We were taken to a huge old mansion with dormitories, run by the OSE (Oeuvre de Secours aux Enfants). There, some of the Jewish children, including Elie Wiesel, demanded prayer books, services and kosher food. Although most of us had come from Orthodox homes before the war, many of us were reluctant to return to these practices. I had started to question God. Had he been on a leave of absence during the Holocaust? I was part of the group that broke away from religious observance.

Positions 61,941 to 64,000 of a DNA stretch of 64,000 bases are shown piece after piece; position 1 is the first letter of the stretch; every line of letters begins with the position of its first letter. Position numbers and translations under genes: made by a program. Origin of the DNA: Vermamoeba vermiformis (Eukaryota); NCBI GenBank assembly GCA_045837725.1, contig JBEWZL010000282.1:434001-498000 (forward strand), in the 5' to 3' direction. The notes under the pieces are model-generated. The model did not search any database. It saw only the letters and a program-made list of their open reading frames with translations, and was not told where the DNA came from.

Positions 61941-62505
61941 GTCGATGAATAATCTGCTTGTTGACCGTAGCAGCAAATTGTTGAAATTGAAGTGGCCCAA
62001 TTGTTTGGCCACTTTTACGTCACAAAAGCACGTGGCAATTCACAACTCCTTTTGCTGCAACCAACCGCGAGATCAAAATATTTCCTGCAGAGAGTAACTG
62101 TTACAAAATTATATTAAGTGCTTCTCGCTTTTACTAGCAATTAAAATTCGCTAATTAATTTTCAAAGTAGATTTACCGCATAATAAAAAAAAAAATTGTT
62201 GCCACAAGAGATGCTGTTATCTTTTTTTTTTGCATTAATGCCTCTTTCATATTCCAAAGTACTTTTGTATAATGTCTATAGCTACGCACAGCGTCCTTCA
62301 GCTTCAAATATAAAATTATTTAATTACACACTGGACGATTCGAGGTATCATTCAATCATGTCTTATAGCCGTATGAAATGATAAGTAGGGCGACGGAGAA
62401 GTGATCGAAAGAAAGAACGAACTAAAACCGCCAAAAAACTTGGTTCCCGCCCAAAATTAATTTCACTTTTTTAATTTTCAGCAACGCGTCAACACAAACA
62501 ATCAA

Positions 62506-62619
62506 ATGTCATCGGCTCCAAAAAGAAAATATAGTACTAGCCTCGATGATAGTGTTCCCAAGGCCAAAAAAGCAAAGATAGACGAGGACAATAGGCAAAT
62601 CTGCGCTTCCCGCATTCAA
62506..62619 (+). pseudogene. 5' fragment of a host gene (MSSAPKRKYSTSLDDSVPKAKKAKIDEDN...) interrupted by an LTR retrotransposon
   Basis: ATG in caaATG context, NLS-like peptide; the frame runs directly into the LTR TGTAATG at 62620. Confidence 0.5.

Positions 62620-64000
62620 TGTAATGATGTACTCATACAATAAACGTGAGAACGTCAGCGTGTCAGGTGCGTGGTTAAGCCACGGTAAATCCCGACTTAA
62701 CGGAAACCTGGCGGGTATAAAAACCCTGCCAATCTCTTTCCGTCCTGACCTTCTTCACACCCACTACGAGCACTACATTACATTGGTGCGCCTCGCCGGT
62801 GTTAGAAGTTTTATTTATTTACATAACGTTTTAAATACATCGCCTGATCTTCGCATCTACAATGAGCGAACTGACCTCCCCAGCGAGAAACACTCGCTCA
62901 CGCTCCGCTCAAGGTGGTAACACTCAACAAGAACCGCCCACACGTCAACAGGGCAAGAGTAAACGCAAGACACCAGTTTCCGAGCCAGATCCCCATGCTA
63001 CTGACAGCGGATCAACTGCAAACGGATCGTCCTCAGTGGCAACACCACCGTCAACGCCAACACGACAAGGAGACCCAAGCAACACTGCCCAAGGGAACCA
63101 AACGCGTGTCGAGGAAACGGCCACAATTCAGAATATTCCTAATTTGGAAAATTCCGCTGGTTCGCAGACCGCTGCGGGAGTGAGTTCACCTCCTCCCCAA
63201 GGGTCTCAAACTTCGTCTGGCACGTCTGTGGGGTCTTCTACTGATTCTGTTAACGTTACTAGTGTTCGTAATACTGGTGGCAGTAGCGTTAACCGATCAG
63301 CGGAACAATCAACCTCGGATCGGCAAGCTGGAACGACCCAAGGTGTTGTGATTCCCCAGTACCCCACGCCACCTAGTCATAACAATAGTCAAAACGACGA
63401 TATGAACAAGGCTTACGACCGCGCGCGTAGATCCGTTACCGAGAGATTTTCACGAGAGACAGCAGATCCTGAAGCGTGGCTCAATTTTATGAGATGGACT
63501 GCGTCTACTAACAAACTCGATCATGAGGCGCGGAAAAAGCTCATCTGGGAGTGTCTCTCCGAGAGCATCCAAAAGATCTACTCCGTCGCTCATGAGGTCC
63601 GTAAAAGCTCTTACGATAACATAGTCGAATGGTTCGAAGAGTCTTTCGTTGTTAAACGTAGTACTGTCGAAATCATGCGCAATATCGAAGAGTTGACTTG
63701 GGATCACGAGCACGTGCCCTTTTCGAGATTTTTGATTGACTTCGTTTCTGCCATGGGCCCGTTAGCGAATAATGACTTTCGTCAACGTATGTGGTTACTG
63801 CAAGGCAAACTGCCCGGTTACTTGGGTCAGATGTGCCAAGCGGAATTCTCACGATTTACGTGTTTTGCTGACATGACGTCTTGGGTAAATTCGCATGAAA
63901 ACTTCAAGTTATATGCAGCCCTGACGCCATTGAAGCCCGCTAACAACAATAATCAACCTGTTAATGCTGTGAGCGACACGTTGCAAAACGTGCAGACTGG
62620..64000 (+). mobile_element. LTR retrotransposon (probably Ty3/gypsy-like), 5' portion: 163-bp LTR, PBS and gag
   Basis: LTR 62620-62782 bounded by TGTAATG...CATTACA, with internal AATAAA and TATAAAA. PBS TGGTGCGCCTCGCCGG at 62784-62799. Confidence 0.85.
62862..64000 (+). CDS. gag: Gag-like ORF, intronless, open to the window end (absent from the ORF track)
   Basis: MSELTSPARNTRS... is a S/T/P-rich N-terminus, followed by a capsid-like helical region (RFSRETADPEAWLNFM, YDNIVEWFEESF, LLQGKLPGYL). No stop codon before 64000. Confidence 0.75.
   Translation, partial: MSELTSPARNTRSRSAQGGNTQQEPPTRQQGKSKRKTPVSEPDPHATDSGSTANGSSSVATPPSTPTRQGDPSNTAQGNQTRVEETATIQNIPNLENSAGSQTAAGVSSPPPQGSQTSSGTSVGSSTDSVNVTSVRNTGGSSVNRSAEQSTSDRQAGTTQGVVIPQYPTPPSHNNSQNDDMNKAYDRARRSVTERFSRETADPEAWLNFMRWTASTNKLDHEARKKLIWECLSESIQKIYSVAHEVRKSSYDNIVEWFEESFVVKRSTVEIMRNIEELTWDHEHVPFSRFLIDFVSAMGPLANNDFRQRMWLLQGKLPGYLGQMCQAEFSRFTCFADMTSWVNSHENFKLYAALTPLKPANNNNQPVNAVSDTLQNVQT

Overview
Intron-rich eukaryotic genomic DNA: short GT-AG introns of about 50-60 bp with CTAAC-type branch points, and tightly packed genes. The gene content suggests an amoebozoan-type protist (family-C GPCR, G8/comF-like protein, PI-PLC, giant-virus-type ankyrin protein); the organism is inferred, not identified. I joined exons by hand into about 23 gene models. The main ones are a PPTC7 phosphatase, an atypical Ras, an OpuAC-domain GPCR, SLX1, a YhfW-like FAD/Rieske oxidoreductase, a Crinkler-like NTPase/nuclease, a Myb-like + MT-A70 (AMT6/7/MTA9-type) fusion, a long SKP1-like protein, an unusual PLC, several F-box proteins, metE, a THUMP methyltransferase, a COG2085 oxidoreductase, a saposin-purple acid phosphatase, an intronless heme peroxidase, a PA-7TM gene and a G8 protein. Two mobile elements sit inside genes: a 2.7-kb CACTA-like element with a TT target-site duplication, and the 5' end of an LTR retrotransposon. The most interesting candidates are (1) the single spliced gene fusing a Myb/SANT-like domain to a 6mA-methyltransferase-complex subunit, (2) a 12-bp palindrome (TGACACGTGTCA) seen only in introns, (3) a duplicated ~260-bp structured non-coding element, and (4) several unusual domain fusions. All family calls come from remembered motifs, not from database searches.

Oeuvre de Secours Aux Enfants (Children's Aid Society). Jewish organization devoted to children's welfare and health care, founded in Russia in 1912 and later headquartered in Paris. During the war the OSE hid and protected Jewish children from the Nazis. Several OSE employees and close to 100 supporters lost their lives saving more than 5,000 children.